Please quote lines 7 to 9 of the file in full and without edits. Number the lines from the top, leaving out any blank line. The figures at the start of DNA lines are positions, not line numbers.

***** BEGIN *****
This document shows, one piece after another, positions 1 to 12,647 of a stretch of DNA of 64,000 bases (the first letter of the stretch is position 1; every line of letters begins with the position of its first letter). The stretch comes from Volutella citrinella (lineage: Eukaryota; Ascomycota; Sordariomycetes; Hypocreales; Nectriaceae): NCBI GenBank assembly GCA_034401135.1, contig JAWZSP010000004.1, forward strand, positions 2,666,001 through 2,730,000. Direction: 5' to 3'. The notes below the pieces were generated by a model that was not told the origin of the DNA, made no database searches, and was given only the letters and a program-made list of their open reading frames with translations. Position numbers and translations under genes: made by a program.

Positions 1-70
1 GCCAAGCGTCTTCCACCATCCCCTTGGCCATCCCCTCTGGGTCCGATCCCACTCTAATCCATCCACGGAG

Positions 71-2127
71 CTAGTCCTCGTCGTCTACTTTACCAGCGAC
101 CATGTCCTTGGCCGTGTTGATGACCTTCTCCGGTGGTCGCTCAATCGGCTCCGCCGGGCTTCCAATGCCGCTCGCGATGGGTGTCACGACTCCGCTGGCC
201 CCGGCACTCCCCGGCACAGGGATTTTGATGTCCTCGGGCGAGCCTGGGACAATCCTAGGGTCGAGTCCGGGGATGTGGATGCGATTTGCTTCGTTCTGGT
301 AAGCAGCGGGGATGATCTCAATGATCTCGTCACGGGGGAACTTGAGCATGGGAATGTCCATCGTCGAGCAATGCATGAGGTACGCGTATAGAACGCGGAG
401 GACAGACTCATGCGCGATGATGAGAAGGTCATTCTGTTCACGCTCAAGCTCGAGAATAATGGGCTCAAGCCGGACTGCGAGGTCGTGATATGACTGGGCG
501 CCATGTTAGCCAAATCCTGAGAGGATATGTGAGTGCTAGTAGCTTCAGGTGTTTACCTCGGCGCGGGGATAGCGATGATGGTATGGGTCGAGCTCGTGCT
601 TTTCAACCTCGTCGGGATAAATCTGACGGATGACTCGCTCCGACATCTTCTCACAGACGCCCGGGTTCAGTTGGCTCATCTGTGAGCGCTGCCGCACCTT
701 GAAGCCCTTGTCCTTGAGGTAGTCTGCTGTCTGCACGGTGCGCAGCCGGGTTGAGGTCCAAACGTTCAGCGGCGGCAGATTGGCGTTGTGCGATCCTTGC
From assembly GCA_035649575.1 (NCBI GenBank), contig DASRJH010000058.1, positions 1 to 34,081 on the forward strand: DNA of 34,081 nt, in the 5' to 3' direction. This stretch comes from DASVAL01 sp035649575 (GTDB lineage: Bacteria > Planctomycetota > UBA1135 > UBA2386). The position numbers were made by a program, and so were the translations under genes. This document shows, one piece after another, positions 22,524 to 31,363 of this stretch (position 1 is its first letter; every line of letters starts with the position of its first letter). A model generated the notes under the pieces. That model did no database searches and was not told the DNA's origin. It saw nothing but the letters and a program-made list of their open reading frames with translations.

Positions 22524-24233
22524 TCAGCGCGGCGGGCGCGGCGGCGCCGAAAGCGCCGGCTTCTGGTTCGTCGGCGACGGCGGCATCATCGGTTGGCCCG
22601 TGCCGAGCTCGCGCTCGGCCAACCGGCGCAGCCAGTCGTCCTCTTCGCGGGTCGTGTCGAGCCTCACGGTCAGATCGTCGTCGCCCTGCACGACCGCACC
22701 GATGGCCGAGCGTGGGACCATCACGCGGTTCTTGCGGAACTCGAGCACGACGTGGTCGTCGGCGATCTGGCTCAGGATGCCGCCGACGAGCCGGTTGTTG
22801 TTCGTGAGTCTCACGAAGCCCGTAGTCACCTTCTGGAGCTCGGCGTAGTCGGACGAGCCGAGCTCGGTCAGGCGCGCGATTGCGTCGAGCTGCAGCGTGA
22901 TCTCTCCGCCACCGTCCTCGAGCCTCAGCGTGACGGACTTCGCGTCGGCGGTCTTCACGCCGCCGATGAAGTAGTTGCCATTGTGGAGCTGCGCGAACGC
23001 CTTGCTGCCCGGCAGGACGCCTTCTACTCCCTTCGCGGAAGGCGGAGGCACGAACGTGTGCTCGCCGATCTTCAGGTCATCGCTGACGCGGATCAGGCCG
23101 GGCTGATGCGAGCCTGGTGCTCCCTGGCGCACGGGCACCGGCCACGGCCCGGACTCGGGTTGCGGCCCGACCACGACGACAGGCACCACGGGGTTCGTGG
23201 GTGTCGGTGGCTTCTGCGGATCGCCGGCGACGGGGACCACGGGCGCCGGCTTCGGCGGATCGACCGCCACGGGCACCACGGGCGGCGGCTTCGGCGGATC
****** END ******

201 CCGGCACTCCCCGGCACAGGGATTTTGATGTCCTCGGGCGAGCCTGGGACAATCCTAGGGTCGAGTCCGGGGATGTGGATGCGATTTGCTTCGTTCTGGT
301 AAGCAGCGGGGATGATCTCAATGATCTCGTCACGGGGGAACTTGAGCATGGGAATGTCCATCGTCGAGCAATGCATGAGGTACGCGTATAGAACGCGGAG
401 GACAGACTCATGCGCGATGATGAGAAGGTCATTCTGTTCACGCTCAAGCTCGAGAATAATGGGCTCAAGCCGGACTGCGAGGTCGTGATATGACTGGGCG